[this represents a clear loss of rights and will be opposed by the EU]
EU citizens with settled status will continue to have access to UK benefits on the same basis as a comparable UK national under domestic law;
[some good news]
the UK will continue to export and uprate the UK State Pension within the EU;
[more good news]
the UK will continue to aggregate periods of relevant insurance, work or residence within the EU accrued before exit to help meet the entitlement conditions for UK contributory benefits and State Pension, even where entitlement to these rights may be exercised after exit;
[I assume this means people (UK or EU) who leave (or who have already left) won't have to abandon their accrued pension contributions in the UK.]
The UK will seek an ongoing arrangement akin to the EHIC scheme as part of negotiations on our future arrangements with the EU;
[I suppose this is good news but it sounds as though we may lose the EHIC system for a few years before a new one is in place]
we are planning to set up an application process before we leave the EU to enable those who wish to do so to get their new status at their earliest convenience. For those who have already obtained a certificate of their permanent residence, we will seek to make sure that the application process for settled status is as streamlined as possible.
[In other words, people who have already obtained permanent residence will have to start doing battle with the Home Office all over again]

from point 12)

After the UK leaves the EU, free movement will end but migration between the UK and the EU will continue. We will continue to welcome the contribution EU citizens bring to our economy and society; the UK will remain a hub for international talent. The Government is carefully considering a range of options as to how EU migration will work for new arrivals post-exit and will publish proposals as soon as possible, allowing businesses and individuals enough time to plan and prepare.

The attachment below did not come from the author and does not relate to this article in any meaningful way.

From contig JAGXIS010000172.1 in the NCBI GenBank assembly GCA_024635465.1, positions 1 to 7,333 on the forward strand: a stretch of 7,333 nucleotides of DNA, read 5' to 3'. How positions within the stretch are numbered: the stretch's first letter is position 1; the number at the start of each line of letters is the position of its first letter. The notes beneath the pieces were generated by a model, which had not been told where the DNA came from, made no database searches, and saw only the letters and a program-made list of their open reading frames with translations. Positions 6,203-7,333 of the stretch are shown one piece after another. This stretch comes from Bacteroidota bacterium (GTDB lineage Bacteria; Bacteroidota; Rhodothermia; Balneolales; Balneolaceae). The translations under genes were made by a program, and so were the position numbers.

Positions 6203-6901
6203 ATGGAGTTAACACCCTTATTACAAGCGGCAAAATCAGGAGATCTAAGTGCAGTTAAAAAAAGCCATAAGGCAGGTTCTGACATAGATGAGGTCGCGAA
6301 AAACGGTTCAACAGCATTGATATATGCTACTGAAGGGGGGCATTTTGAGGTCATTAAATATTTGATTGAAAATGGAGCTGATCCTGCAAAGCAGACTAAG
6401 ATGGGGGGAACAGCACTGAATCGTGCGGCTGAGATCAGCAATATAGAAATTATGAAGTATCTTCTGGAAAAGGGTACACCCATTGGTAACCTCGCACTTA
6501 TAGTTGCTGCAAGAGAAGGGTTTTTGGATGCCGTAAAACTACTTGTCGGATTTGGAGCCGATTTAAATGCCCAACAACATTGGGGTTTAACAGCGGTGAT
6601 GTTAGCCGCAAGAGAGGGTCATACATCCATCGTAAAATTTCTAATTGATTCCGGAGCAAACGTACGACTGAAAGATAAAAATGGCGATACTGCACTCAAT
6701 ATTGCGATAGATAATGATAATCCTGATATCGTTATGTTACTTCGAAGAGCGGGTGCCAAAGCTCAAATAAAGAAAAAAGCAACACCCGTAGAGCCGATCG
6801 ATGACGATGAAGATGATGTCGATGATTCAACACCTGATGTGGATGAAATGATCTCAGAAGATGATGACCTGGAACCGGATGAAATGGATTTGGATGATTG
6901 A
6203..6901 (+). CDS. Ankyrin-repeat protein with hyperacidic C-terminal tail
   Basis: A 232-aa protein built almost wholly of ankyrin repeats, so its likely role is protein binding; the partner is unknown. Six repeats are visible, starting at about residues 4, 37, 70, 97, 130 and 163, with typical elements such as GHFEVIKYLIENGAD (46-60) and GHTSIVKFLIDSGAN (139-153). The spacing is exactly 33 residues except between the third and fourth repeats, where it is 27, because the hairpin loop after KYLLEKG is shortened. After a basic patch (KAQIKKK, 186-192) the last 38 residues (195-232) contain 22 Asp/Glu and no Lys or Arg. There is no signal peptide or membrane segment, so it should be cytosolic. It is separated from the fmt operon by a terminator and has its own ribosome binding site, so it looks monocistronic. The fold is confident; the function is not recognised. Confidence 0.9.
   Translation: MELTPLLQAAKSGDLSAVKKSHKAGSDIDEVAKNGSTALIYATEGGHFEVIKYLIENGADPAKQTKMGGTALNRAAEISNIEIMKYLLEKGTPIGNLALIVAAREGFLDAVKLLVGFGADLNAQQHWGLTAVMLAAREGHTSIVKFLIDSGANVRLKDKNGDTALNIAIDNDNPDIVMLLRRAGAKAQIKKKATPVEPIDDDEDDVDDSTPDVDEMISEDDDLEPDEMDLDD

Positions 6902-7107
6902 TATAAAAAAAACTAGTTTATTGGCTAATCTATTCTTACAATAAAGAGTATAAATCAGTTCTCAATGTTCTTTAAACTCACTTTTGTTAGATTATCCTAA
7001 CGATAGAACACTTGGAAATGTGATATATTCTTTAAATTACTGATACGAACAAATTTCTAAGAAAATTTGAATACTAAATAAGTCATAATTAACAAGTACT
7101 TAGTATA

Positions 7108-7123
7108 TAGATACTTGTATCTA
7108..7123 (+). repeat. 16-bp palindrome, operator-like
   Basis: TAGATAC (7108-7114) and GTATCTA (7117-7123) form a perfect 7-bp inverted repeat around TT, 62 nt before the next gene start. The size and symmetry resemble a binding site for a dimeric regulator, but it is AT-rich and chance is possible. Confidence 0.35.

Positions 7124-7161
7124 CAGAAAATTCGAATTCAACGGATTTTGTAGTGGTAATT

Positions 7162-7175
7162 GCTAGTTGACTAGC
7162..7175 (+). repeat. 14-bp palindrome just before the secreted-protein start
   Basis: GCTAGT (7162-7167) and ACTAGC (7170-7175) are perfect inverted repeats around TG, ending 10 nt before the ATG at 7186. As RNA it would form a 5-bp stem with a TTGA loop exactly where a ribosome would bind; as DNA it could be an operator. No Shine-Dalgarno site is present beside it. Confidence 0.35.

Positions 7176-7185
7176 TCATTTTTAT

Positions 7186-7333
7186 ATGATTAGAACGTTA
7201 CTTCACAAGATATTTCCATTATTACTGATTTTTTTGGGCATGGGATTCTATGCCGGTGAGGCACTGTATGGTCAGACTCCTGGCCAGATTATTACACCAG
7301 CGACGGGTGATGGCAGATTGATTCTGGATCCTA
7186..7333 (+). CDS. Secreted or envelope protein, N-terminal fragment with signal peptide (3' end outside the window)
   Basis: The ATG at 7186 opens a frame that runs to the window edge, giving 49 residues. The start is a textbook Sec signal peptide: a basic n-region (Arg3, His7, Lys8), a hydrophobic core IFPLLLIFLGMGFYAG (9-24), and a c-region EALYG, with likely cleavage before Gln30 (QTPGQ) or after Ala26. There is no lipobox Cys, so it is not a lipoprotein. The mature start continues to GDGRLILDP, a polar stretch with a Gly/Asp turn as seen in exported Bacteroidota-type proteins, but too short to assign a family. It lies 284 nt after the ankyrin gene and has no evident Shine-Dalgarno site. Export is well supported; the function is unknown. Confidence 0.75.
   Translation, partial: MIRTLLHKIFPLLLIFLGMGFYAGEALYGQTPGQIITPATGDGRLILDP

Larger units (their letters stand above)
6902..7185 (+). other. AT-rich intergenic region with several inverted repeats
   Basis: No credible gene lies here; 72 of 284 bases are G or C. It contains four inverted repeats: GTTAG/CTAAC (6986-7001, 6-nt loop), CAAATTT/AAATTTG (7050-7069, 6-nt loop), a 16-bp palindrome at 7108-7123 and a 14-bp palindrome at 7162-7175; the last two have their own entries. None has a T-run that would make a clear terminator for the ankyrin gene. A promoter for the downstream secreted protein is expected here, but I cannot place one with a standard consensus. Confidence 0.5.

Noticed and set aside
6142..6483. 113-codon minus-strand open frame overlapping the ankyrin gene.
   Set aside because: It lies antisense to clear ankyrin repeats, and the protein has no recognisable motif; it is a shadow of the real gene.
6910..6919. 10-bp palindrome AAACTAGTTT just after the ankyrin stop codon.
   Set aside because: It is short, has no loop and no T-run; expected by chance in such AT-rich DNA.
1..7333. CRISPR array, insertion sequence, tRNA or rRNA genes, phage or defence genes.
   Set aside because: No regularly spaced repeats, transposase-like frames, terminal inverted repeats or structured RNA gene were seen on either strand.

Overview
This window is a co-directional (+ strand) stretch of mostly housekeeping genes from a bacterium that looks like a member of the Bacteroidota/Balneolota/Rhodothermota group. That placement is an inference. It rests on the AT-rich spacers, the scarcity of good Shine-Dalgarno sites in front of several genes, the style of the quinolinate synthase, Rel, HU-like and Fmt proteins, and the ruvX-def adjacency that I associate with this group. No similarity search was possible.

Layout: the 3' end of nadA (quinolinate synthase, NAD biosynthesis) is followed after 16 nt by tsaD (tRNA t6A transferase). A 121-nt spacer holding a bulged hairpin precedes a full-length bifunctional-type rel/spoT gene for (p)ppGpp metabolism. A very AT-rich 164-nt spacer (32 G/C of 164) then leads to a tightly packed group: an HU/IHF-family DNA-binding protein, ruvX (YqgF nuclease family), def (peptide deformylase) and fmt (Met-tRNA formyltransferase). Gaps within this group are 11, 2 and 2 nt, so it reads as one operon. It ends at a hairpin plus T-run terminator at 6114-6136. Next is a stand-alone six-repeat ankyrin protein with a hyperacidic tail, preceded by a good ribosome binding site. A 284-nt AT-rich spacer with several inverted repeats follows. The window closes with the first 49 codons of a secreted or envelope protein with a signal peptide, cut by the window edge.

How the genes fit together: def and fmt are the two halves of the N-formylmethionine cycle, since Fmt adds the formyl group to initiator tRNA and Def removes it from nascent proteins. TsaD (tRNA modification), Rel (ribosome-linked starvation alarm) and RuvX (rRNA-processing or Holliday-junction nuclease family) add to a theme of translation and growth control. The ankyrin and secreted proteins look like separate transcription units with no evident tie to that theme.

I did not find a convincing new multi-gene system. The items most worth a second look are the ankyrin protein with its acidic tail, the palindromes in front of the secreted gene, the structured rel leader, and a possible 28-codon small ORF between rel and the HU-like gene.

[I think this means they haven't got a clue yet what they are going to do to "control" EU citizens, but I'm sure highly skilled people will want to come here in droves to take up our offer of being deprived of the right to a family life]

from point 15)

The Government will not discriminate between citizens from different EU member states in providing continuity for the rights and entitlements of existing EU residents and their families in the UK.
[I think this means: we all know nobody really minds French and German people and are really only bothered about getting rid of all those dreadful Eastern Europeans but if we did that it would seem a bit racist so I'm afraid we'll have to treat them all the same for now.]

from point 16)

The UK fully expects that the EU and its member states will ensure, in a reciprocal way*, that the rights set out above are similarly protected for UK nationals living across the EU before the specified date. Firstly, UK nationals in the EU must be able to attain a right equivalent to settled status in the country in which they reside. Secondly, they must be able to continue to access benefits and services across the member states akin to the way in which they do now.
[*Gosh. If they expect that, maybe they've finally read the document the EU published on May 29? Though to be truly "reciprocal" the EU would have to reduce the scope of the rights it is suggesting for EU citizens in the UK and UK citizens in the EU.]

from point 17)

All EU citizens (and their families) in the UK, regardless of when they arrived, will, on the UK’s exit, need to obtain an immigration status in UK law. They will need to apply to the Home Office for permission to stay, which will be evidenced through a residence document. This will be a legal requirement but there is also an important practical reason for this. The residence document will enable EU citizens (and their families) living in the UK to demonstrate to third parties (such as employers or providers of public services) that they have permission to continue to live and work legally in the UK. Following the UK’s exit from the EU, the Government may wish to introduce controls which limit the ability of EU citizens (and their families) who arrive in the UK after exit to live and work here. As such, without a residence document, current residents may find it difficult to access the labour market and services.